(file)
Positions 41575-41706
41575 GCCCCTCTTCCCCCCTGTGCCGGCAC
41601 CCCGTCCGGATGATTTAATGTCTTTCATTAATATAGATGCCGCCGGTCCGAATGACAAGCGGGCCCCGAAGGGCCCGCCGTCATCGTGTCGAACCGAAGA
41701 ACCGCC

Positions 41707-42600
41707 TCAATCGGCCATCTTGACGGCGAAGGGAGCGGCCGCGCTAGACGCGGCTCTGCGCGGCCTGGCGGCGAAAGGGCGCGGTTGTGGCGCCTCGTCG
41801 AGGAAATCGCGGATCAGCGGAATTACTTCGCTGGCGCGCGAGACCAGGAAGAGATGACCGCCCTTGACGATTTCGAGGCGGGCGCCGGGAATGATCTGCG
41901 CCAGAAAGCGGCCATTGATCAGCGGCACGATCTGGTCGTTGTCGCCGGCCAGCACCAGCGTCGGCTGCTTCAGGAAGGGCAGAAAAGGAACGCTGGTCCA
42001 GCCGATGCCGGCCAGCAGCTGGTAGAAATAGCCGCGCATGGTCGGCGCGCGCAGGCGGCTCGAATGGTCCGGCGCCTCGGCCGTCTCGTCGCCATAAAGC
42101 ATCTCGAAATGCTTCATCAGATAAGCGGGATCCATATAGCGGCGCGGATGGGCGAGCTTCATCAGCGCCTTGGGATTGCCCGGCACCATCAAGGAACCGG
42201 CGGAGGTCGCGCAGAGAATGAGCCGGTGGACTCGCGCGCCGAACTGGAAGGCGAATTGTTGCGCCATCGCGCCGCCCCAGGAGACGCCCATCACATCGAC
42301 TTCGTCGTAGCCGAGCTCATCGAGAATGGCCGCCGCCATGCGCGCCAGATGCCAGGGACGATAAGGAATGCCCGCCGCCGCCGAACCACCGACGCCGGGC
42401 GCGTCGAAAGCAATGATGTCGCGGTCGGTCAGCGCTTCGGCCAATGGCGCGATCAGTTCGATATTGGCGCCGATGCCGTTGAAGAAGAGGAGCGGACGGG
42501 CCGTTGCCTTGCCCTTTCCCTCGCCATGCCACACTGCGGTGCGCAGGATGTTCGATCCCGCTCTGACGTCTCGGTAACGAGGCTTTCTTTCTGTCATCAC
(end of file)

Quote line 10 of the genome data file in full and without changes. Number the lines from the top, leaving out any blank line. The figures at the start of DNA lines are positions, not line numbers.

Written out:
42101 ATCTCGAAATGCTTCATCAGATAAGCGGGATCCATATAGCGGCGCGGATGGGCGAGCTTCATCAGCGCCTTGGGATTGCCCGGCACCATCAAGGAACCGG